Do you have a question involving the contract that you want answered?
Do you think you may have a grievance against your employer?
Have another general question you need information about?
Here's your chance to get an answer directly from one of Local 34's stewards or Chief Stewards.
Tywanna Gray - Co-Chief Steward - (Century Plaza 630) (596-7261) - on leave
Kela Williams - Co-Chief Steward - (Century Plaza 630) (348-9152)
Acting Chief Steward: Please note that Mara Ssengendo has been appointed to serve as our Acting Junior Chief Steward as of May 1, 2016. She is stepping into the position while our current Junior Chief Steward, Tywanna Gray, takes an Acting Position as Supervisor for the next six months.
AFSCME Local 34 Stewards
** The Chief Stewards recommend the appointment of stewards at the May GA each year
What do steward's do?
you have a problem on the job, when you need information
about your rights, when you want to know how to get
involved, see a steward. Your steward provides leadership
for the union in your work area.
receive training that helps them to address problems in the
work place. They've become familiar with our contract by
studying its provisions, answering questions from co-
workers and investigating grievances.
with the help of co-workers, ensure that management abides
by the terms of the contract we negotiate. When the terms
are violated, stewards provide help through effective
representation to the employees who've been affected. Their
goal is to solve any problems that occur.
problems can be resolved quickly and informally, but others
might take several months if arbitration is required. In
such cases, your steward will keep you informed as the case
Stewards will notify you about union meetings and events as they're scheduled. Many stewards are active on union committees and, as a result, will solicit your opinions on a variety of employee concerns.
Outline of the general role of the Union Steward in the workplace.
grievance handler - our members expect stewards to represent
their grievances to management. Your success as a grievance
handler will determine your success as a steward.
Leadership - A leader gets things done with a minimum of
conflict. A leader sparks the enthusiasm and enlists the
cooperation of fellow workers.
Organizer - The steward must win the willing support of a
great majority of the group. Successful union-management
relations require an equal balance of power.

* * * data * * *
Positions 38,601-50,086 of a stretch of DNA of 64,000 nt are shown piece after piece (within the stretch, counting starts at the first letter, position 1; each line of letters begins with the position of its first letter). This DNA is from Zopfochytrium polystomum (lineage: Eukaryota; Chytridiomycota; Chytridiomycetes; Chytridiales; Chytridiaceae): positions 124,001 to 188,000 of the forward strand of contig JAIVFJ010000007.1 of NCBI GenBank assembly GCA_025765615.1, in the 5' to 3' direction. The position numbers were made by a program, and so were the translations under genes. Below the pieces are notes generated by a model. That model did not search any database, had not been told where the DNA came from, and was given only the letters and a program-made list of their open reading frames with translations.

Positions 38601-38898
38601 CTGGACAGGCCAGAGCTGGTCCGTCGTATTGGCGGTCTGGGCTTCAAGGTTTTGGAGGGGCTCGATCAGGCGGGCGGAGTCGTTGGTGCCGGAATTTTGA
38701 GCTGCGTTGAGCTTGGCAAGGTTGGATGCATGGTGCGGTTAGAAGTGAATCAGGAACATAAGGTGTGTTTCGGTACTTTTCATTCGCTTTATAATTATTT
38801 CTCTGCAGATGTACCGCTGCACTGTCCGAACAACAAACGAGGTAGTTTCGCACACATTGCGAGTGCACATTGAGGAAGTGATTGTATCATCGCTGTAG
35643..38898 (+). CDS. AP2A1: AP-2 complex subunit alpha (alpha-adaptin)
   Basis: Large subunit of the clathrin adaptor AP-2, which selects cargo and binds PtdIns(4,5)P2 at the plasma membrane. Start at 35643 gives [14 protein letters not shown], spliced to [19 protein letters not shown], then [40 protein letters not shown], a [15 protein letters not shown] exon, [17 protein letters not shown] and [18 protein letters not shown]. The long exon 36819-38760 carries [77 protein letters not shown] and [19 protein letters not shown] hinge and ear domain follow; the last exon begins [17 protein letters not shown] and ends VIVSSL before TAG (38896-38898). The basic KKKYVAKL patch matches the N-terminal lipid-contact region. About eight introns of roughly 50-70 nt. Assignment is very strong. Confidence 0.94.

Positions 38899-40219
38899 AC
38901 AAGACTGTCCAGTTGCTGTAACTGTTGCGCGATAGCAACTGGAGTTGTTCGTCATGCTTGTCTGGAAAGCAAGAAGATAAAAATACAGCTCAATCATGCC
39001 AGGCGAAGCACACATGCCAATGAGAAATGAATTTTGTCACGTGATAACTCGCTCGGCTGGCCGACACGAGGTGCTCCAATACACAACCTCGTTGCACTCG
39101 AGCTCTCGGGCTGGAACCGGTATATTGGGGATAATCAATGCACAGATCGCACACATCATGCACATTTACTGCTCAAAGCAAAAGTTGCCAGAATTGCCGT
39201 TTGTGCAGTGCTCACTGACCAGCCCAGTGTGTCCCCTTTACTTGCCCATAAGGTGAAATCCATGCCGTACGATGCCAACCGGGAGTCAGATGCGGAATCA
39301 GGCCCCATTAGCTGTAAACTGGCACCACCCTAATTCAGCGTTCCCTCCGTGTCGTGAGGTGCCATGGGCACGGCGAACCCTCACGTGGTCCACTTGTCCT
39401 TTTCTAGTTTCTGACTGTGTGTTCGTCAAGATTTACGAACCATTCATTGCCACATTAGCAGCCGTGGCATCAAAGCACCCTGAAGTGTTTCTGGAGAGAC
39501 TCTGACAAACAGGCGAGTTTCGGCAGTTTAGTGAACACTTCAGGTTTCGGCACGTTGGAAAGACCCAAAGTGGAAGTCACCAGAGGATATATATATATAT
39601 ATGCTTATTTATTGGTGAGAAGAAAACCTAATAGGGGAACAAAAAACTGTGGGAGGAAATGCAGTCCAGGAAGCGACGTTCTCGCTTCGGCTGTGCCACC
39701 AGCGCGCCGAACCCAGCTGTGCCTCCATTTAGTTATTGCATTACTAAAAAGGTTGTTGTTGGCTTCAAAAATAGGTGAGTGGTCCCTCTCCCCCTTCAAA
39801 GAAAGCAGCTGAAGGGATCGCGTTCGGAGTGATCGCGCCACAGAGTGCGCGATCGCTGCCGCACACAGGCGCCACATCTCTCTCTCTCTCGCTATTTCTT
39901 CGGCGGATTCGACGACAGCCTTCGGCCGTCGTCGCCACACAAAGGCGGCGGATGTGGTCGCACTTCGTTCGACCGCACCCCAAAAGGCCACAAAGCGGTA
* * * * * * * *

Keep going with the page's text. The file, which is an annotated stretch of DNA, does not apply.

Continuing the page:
educator - The Local and International Union have definite
policies and programs. The Steward must understand them and
communicate these ideas to the rank-and-file.
5) A traffic manager - The steward must be able to direct the "traffic" of problems and communications effectively. In order to do this you must be able to look, listen and speak. You must be able to direct people with problems to the proper channels and direct grievances to the appropriate people.
AFSCME STEWARD HANDBOOK - UPDATED 2013 (document is posted in PDF format by chapter)
The AFSCME Steward Handbook has been developed to help you become an effective steward, regardless of your particular work situation. A wealth of information is packed into these pages, everything from steward responsibilities to grievance handling skills, from legal issues to the history of AFSCME. While every piece of information may not apply to your specific circumstances, apply those principles and guidelines that do.
Right to Union Representation
rights of unionized employees to have present a union
representative during investigatory interviews were
announced by the U.S. Supreme Court in a 1975 case
vs. Weingarten, Inc. 420 U.S. 251, 88 LRRM 2689). These rights have become known
as the Weingarten rights.
have Weingarten rights only during investigatory interviews.
An investigatory interview occurs when a supervisor
questions an employee to obtain information which could be
used as a basis for discipline or asks an employee to defend
his or her conduct.
employee has a reasonable belief that discipline or other
adverse consequences may result from what he or she says,
the employee has the right to request union representation.
Management is not required to inform the employee of his/her
Weingarten rights; it is the employee’s responsibility to
know and request. Management does have a responsibility,
however, to inform you of your right to union
employee makes the request for a union representative to be
present management has three options:
(I) it can stop questioning until the representative arrives.
(2) it can call off the interview or,
(3) it can tell the employee that it will call off the interview unless the employee voluntarily gives up his/her rights to a union representative (an option the employee should always refuse.)
will often assert that the only role of a union
representative in an investigatory interview is to observe
the discussion. The Supreme Court, however, clearly
acknowledges a representative's right to assist and counsel
workers during the interview.
Supreme Court has also ruled that during an investigatory
interview management must inform the union representative of
the subject of the interrogation. The representative must
also be allowed to speak privately with the employee before
the interview. During the questioning, the representative
can interrupt to clarify a question or to object to
confusing or intimidating tactics.
While the interview is in progress the representative cannot tell the employee what to say but he may advise them on how to answer a question. At the end of the interview the union representative can add information to support the employee's case.